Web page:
Wednesday 3rd to Wednesday 24th July 2019
The biggest open-access Fringe between Brighton and Edinburgh, Buxton Fringe hosts some 600 events with music, theatre, comedy, spoken word, dance, film, children's events, street theatre, visual arts and more.
www.buxtonfringe.org.uk Facebook.com/buxtonfringe Twitter: @buxtonfringe
Monday, 14 July 2014
Fringe Bulletin - Tuesday 15th July
Just four new shows opening on the Fringe today – though
there is plenty to catch-up with.
The Kaleidoscope Community Choir is in open rehearsal at the
Octagon from 1-2pm. If you go to listen feel free to join in. The Choir meets
regularly to sing and rehearse. It is having a summer break after today – but
contact the Opera House for times and dates of the new season’s rehearsals
which are open to all.
Comedian Caimh (pronounced Kweeve) McDonnell returns to Buxton
with his new show Southbound and Down.
Last year Caimh moved to London,
trying to be an upstanding member of the society – he says this show is proof
that no good dead goes unpunished. HighPeak residents could
probably have told him and saved him the trouble. Caimh, who has written for
Sarah Millican and Mock The Week, is at Underground Venues at 7pm.
Dennis Potter’s play Blue
Remembered Hills was first seen on TV in 1979 with a cast including Helen
Mirren and Colin Welland playing 7-year-olds. Set in the Forest of Dean
in 1943 a childish prank goes terribly wrong. The REC Youth Theatre bring a new
production to the Arts Centre Studio at 7.30 tonight.
Local trombone player Sam Slide has long-promised to ‘do’
the Fringe. Finally he keeps his promise – with the help of a couple of mates.
He is at the Old Clubhouse at 7.30 telling stories from his life with musical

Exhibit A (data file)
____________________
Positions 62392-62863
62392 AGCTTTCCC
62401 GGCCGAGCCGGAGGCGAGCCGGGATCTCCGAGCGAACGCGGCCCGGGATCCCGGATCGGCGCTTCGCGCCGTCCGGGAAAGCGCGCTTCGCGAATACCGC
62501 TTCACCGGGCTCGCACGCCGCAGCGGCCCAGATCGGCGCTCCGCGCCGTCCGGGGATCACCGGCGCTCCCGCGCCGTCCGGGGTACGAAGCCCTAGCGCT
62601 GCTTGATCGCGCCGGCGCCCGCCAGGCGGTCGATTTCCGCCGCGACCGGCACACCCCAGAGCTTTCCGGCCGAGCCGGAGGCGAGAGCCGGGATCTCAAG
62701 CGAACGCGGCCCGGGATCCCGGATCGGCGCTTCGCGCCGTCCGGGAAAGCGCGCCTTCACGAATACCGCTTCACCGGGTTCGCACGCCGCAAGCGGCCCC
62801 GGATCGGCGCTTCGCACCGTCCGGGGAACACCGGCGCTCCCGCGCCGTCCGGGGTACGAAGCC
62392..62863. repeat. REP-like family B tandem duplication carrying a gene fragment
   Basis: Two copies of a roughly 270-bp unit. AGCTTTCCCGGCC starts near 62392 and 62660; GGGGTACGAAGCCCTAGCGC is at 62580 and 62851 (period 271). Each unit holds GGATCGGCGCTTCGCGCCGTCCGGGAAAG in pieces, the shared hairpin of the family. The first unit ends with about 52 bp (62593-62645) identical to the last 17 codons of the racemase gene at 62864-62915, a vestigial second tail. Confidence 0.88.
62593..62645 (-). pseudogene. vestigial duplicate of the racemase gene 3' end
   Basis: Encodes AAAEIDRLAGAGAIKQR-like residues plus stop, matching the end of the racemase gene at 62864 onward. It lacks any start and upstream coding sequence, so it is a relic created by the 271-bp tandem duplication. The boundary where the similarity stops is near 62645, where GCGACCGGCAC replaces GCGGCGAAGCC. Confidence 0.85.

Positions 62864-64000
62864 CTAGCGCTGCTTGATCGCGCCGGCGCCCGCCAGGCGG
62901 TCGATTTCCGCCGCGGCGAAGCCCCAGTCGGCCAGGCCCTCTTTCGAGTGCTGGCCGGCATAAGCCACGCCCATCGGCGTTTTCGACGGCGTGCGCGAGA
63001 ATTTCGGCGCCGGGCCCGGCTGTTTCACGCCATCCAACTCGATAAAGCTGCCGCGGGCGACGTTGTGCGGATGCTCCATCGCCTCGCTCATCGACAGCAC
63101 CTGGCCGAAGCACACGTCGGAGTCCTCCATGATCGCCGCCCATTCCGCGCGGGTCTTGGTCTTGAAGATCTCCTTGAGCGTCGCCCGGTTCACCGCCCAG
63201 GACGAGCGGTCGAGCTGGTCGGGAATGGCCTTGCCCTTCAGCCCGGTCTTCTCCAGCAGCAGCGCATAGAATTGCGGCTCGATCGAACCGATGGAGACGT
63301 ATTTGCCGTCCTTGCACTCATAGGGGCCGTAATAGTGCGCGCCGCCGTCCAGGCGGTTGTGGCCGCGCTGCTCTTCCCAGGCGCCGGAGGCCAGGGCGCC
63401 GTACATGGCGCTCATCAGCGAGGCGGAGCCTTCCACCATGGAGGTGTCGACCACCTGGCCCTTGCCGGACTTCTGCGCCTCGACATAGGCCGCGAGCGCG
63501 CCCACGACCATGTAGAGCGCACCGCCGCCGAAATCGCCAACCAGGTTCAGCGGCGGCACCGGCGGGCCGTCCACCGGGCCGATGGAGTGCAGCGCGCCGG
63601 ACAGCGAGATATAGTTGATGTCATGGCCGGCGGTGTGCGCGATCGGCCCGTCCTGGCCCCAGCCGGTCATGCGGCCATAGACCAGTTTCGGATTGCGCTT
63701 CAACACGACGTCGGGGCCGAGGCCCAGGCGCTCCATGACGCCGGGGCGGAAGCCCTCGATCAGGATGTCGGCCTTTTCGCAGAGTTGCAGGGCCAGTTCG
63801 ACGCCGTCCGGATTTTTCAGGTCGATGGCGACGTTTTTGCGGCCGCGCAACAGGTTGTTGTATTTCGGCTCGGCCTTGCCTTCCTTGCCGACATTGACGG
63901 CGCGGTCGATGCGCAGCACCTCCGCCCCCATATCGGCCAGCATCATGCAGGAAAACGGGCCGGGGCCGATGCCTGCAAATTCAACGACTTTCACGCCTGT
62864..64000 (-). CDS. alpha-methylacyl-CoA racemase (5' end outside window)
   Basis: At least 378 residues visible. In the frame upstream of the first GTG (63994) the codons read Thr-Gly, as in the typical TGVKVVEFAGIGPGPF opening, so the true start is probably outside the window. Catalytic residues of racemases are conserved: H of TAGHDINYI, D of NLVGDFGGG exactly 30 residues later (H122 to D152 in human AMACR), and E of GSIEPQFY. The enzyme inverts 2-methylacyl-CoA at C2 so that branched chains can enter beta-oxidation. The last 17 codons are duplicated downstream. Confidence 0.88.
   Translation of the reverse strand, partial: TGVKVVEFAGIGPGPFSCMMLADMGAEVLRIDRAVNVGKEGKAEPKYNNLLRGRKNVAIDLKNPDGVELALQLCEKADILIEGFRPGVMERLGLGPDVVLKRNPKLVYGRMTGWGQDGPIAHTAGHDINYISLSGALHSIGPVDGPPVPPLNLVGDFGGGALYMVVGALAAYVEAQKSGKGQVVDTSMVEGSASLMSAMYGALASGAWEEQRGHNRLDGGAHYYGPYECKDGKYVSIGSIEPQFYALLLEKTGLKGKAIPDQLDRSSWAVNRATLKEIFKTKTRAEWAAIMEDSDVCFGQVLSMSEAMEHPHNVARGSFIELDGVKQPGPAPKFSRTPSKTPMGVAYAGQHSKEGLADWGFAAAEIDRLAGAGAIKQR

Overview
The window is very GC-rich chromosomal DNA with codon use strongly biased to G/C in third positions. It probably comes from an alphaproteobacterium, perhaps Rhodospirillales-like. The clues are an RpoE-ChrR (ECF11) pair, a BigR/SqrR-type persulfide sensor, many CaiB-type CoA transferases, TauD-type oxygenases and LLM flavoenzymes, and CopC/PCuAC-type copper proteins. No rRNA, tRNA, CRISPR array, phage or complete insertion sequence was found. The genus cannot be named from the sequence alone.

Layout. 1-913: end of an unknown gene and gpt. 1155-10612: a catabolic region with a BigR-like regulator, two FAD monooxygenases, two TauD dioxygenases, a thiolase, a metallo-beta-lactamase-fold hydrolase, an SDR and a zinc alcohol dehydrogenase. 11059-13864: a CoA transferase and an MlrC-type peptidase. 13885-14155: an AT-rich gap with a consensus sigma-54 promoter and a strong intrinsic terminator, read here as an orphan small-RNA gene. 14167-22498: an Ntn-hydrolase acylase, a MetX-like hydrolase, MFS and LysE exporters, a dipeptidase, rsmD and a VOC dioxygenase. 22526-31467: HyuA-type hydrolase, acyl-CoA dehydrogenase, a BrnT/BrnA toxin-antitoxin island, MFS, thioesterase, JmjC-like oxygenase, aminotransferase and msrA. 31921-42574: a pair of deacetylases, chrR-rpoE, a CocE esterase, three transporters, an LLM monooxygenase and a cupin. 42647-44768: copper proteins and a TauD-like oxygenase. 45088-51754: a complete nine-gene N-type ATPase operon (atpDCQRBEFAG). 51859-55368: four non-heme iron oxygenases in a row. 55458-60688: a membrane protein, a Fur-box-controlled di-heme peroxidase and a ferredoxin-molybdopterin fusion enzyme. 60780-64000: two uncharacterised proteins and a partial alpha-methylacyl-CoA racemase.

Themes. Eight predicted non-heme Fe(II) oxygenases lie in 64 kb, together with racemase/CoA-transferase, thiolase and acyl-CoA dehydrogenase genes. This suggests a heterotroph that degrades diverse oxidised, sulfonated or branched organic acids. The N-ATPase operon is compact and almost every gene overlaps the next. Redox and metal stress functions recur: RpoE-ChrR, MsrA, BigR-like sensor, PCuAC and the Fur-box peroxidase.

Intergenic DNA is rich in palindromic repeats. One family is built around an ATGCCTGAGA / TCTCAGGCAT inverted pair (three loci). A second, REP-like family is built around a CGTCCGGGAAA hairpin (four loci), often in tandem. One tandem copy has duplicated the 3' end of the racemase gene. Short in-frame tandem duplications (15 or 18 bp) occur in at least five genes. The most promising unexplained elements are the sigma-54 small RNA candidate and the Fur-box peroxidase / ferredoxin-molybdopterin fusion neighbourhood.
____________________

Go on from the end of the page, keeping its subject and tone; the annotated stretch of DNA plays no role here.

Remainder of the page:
accompaniment and an explanation of how the trombone works. You could hear
carols, jazz, Bach and blues.
Among the performers we say ‘goodbye’ to today is comedian
Andrew Watts whose show Feminism for
Chaps was very favourably reviewed when it opened. Samantha Mann’s comedy
show Stories About Love, Death and A
Rabbit finishes at 10pm tonight. The Fringe reviewer reported: “You’re in a cellar with a
man dressed as a spinster librarian who punctures his act with mimes of a
rabbit eaten by a fox, surrounded by an audience who aren’t quite sure what’s
going on; you’re going to end up laughing!”
It will also be your last
chance to catch Seriously Funny – a
play about the friendship and relationship of Tony Hancock and Kenneth
Williams. That starts at 8.30pm at the United Reformed Church.
Tonight’s Fringe At
Five – 5pm at the Pavilion Gardens Bandstand – includes some songs from the
Sideways Band, who closed the Fringe Sunday show so brilliantly. [If you haven't seen them already Donald Judge took many brilliant photos of Fringe Sunday. If you were there you may well be here: https://www.flickr.com/photos/donaldjudge/
Meanwhile continuing throughout the Fringe there are
excellent art exhibitions at the Art Café (in the Pavilion Graden), at the BuxtonMuseum
and the Green Man Gallery.